Tit For Tat Politics
AFTER news emerged that the Centre had issued a show cause notice under the Disaster Management Act to the former West Bengal Chief Secretary Alapan Bandyopadhyay, a fresh war of words erupted between the Trinamool Congress and the BJP in this unseemly tussle between the state and the Centre. Tit for tat politics continued to corner state politics even at the time of disaster struck the Bengal coast in the form of cyclone Yaas. The show cause notice was sent to him specifically as the review meeting of cyclone Yaas, the officer’s act of abstaining himself from the meeting amounted to violation of the Act and dereliction of his duties. Just to avoid accountability he retired from his duties abruptly as he was in the shadows of the CM. It was the presence of the Nandigram MLA at the meeting called by the Prime Minister to review the situation on May 28 in the aftermath of cyclone Yaas that had irked the Chief Minister in the first place. The CM faced defeat at the hands of Suvendu. Both the parties should leave the differences aside and work for the state at this hour. It must also get used to the reality of losing elections in a democracy. This particular saga is likely to drag on forever.
GUNDU K, GHAZIABAD
Covid Numbers Coming Down
AND so, here we are, in yet another lockdown. The results are encouraging. The chain of transmission seems to be weakening, at least in Mumbai, where the numbers have fallen precipitously. That is by itself a reason for commending the initiative. But what after the lockdown is lifted and we all go back to our normal activities to the extent possible? What happens when markets, shopping malls, places of entertainment, gyms, hair and beauty salons, public transport and offices open up again? The only option therefore available to the State Government is to pursue vaccinating the people at the fastest pace possible. There is a shortage of vaccines now. But that is not likely to persist forever. What then is needed in the short term is to create channels whereby vaccinations can be administered quickly as and when the availability improves. The Government must create a campaign on the lines of what was done for polio – harness all social organisations to conduct camps so that vaccines are made available at people’s doorsteps. After all, when the Adhaar card can be made mandatory despite the law stating that it is not so, vaccinations too can be insisted upon. In the long run, vaccinations are the only way out and the sooner we address that issue the better.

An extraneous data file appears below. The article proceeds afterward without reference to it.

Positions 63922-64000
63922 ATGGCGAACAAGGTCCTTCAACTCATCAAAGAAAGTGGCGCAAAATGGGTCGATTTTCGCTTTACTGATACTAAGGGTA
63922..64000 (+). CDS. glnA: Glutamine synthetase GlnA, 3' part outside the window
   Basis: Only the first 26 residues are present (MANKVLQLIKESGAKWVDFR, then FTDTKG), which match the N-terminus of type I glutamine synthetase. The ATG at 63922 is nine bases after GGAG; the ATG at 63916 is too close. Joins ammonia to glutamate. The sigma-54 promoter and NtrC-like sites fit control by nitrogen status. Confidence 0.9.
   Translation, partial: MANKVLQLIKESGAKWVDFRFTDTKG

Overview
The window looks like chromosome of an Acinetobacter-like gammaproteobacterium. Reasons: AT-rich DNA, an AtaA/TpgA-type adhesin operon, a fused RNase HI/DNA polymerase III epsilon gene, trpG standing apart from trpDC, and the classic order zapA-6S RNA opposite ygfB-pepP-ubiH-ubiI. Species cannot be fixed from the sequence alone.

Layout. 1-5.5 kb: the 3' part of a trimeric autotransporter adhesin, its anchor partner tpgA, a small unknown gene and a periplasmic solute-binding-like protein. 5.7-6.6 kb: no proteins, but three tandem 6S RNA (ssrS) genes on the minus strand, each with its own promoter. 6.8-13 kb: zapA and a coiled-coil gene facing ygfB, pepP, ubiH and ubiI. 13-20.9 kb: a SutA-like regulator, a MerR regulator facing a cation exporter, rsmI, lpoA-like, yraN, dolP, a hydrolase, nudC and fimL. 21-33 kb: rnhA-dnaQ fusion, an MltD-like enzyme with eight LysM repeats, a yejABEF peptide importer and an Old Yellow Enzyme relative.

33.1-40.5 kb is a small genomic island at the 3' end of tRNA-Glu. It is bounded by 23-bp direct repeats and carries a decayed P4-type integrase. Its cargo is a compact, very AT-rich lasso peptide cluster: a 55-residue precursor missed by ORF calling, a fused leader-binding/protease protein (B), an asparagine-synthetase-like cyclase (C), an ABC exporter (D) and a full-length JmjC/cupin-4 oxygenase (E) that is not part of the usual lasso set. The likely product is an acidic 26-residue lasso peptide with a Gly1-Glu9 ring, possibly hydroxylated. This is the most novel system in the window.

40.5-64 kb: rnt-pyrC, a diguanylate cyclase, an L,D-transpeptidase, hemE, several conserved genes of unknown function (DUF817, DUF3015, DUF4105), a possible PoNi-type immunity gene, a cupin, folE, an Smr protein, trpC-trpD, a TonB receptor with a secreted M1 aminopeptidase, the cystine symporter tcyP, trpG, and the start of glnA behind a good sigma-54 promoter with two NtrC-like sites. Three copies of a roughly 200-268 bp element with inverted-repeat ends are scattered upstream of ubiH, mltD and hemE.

C K SUBRAMANIAM, MUMBAI
Ramp Up Health Infrastructure
WITH the specter of a third wave looming large over the state, it is essential that the government revamps its COVID-management strategies in order to effectively ward off the threats posed by the mutating virus. Moreover, with possibilities that in such an event children risk the chances of getting affected more, the state will have to start taking extra steps to minimise the impact. With neigbouring Maharashtra already witnessing an unusual spike in the number of infections among children, Goa will have to be extra vigilant in this matter. Besides, with reports about COVID-19 infections and treatment making the immune system vulnerable to a host of other diseases which could soon assume pandemic proportions, it makes the job all the more tougher for the state government. And with allegations of politics being played over every aspect of the disease, its control and treatment, it is going to be an uphill task from here on. With confusion reigning supreme in the procurement and administering of vaccines for various age-groups, the floundering vaccination drive has only evoked lukewarm response for anti-COVID jabs in the state. The vague explanations and medical recommendations notwithstanding, the misperception over the ‘unusual’ delay between the two doses of the vaccination has further thrown a ring of uncertainty over the whole programme. If in response to a PIL, the Bombay High Court at Goa has to ask the government to elicit the steps it is taking on a host of issues concerning COVID management in the state including its plans for vaccination and the treatment protocols, it goes to show the confidence the public has had in the state’s combat policies against COVID-19 so far. While not denying that the much-needed augmentation of medical infrastructure for COVID treatment proposed by the state is quite a realistic and justifiable a demand, a lack of proper planning and execution has been a terrible let down. Hence the contention that the state government should be making a rethink on its earlier anti-COVID tactics!
PACHU MENON, MARGAO